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Module 11 Final Exam – Case Study

Module 11 Final Exam – Case Study.

I’m stuck on a Health & Medical question and need an explanation.

Performance measure data reports for the outpatient registration unit shows that the registration process contains some inefficiency which results in some patients being late for their appointments. Additionally an increased number of errors in patient information were found, which are time-consuming to correct and can delay billing for services.

As a member of the Performance Improvement (PI) team, you will work with the unit to find the causes of the process issues and then determine what actions will help to streamline it, saving time and reducing data entry errors. Your PI team will use the Plan-Do-Check-Act (PDCA) method.

In a 1-2 page paper:

  1. Briefly describe the tools and techniques you would recommend to be used at each phase of the PDCA process:
    • Plan – Proposals or ideas for addressing the process issues
    • Do – Implementing one or more of the proposed ideas
    • Check – Evaluate the effectiveness of each idea implemented
    • Act – Choosing the idea that helped meet the goal (improved process)
  2. Recommend an appropriate action for each step of the PDCA.

The process for collecting and reporting quality measure data can be challenging for healthcare organizations. Currently a number of associated tasks are still performed manually, including the retrospective review of medical records and administrative data. It also takes time to organize, analyze and then communicate the data to internal and external stakeholders. Furthermore, there are increased demands for quality measure data to meet regulatory and accreditation standards, to negotiate contracts with insurance companies and to qualify for incentive payments in value-based purchasing programs.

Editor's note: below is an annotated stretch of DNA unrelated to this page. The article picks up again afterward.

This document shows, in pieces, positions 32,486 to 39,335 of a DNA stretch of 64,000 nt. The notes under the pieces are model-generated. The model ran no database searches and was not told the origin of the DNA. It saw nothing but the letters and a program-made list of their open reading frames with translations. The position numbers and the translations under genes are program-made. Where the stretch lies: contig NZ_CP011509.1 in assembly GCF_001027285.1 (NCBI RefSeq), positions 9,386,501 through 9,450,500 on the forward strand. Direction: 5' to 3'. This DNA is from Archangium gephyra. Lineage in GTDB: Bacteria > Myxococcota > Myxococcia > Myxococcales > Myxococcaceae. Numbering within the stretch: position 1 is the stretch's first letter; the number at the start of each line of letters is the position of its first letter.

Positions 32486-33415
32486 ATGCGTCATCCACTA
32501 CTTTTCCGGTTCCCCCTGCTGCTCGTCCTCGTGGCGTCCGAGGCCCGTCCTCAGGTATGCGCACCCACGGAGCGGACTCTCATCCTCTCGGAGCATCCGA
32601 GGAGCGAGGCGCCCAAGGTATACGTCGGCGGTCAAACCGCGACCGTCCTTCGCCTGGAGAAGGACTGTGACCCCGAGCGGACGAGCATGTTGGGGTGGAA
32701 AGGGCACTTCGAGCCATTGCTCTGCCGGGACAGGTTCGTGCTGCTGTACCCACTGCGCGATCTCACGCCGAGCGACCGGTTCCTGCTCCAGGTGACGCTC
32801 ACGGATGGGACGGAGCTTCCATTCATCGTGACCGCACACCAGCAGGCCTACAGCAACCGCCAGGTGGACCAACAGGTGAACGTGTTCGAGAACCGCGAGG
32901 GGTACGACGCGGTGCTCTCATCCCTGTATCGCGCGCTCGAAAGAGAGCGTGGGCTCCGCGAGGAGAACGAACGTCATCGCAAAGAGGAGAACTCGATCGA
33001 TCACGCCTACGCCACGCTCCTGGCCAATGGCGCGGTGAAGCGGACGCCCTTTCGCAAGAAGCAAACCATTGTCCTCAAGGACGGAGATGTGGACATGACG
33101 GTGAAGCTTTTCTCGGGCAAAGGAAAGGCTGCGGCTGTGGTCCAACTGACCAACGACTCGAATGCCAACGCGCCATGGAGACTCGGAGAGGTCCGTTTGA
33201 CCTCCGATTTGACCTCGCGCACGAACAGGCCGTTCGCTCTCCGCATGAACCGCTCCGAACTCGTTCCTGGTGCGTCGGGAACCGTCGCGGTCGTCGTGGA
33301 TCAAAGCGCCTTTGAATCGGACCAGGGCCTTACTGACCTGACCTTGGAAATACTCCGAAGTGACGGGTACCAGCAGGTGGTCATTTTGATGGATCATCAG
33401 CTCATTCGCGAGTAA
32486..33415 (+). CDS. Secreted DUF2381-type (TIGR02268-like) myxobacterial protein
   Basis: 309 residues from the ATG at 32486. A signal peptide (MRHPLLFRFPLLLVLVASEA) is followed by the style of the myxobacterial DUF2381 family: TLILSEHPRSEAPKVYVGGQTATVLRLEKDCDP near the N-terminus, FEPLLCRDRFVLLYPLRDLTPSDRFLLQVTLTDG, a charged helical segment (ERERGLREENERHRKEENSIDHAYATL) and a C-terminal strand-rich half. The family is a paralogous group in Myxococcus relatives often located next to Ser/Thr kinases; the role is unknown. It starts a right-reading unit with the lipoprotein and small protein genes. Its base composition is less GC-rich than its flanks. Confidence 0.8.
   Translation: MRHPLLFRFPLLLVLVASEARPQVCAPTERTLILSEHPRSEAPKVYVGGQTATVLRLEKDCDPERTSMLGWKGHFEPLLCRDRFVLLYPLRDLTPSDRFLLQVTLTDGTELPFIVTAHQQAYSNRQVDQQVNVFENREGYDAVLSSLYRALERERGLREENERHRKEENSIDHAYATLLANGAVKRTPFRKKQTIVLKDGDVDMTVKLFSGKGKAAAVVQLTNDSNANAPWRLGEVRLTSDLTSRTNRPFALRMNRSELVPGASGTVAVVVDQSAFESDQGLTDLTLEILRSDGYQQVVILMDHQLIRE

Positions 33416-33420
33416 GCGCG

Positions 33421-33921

The increased emphasis on quality measurement and performance improvement data means that organizations must be able to generate and gather the data elements as quickly and accurately as possible. However these data elements need to be relevant to clinical and management staff so that quality goals can be set and business decisions can be made. The data also needs to be clearly defined and standardized so that they are interpreted and used the same way throughout the organization.

Health information technology is now being utilized more extensively to support quality measurement and reporting, especially through the electronic medical record (EMR) or electronic health record (EHR). Both EMR and EHR systems now feature capabilities that enable clinicians and staff to abstract quality data elements from patient records and generate reports in clinics and physician offices. There are acute care facilities or health systems that use EMR systems with clinical pathways, evidence-based research, or guidelines embedded in them to support clinical decision-making and compliance with established quality measures while treating patients, rather than after they have been discharged. Reports are then generated that show how often specific providers comply with quality measures, or the outcomes associated with following certain guidelines. There may even be edits to prompt clinicians or staff to take a specific action based on input into the system, which also contributes to improved compliance with quality measures.

Although the capabilities for more automated quality data reporting exist, not all healthcare facilities have access to systems to automate their reporting process. Electronic quality data reporting itself is still in development as the data elements for quality measures need to be converted from a manual format to an electronic format. There is also the issue of the data itself being fundamentally different, especially if data is captured during health care process or at the point of care rather than retrospectively. In the paper-based specification reviewers can interpret the concepts represented by the data elements, but the electronic patient record system must have a more “black and white,” standardized definition that encompasses the concept being represented.